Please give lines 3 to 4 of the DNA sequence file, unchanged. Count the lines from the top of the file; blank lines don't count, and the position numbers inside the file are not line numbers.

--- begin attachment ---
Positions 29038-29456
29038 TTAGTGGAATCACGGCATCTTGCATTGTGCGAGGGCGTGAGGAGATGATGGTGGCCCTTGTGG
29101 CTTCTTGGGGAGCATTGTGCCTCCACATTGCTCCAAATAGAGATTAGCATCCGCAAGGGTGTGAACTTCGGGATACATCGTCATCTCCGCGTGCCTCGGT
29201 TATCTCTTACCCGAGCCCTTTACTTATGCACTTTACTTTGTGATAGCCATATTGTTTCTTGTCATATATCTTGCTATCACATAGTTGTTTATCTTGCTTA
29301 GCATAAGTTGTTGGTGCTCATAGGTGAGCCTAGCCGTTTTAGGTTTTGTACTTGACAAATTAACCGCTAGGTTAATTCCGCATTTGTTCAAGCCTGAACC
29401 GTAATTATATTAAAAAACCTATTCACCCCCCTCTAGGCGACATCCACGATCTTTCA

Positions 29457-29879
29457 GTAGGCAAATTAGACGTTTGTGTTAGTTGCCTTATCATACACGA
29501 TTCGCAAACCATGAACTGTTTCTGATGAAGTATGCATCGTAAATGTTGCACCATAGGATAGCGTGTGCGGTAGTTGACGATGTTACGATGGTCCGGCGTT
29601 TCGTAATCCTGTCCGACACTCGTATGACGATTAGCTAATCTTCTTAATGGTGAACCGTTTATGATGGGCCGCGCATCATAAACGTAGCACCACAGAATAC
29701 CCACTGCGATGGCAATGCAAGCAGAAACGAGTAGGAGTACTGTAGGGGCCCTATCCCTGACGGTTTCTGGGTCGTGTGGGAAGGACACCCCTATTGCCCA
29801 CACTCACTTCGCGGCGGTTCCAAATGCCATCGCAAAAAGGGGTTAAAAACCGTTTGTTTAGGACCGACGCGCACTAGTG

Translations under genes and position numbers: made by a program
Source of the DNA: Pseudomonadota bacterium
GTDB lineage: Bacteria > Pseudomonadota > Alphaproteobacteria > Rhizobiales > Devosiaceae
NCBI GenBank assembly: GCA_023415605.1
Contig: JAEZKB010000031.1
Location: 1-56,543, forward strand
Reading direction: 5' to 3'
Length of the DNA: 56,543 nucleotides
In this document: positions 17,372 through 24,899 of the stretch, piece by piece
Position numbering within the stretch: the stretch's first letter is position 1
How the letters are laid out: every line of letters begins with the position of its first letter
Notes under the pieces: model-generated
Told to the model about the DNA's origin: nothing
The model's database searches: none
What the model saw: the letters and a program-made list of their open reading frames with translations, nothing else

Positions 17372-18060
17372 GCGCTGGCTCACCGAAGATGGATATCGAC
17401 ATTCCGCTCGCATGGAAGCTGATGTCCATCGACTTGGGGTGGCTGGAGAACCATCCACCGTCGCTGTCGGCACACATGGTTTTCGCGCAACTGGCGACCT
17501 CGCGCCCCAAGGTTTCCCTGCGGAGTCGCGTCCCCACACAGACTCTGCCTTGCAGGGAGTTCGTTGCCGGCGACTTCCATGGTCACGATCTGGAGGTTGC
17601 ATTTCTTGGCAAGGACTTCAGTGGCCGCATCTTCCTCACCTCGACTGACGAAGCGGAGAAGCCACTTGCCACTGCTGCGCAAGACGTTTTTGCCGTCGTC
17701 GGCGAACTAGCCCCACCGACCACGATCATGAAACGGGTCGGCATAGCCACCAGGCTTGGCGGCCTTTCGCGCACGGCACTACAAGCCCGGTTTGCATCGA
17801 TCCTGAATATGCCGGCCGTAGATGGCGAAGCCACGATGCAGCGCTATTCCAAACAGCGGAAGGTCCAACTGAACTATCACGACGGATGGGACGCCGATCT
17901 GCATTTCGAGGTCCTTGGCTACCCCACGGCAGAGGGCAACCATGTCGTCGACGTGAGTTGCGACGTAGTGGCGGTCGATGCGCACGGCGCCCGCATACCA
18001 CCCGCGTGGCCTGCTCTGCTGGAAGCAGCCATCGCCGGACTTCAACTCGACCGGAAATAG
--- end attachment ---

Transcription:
29101 CTTCTTGGGGAGCATTGTGCCTCCACATTGCTCCAAATAGAGATTAGCATCCGCAAGGGTGTGAACTTCGGGATACATCGTCATCTCCGCGTGCCTCGGT
29201 TATCTCTTACCCGAGCCCTTTACTTATGCACTTTACTTTGTGATAGCCATATTGTTTCTTGTCATATATCTTGCTATCACATAGTTGTTTATCTTGCTTA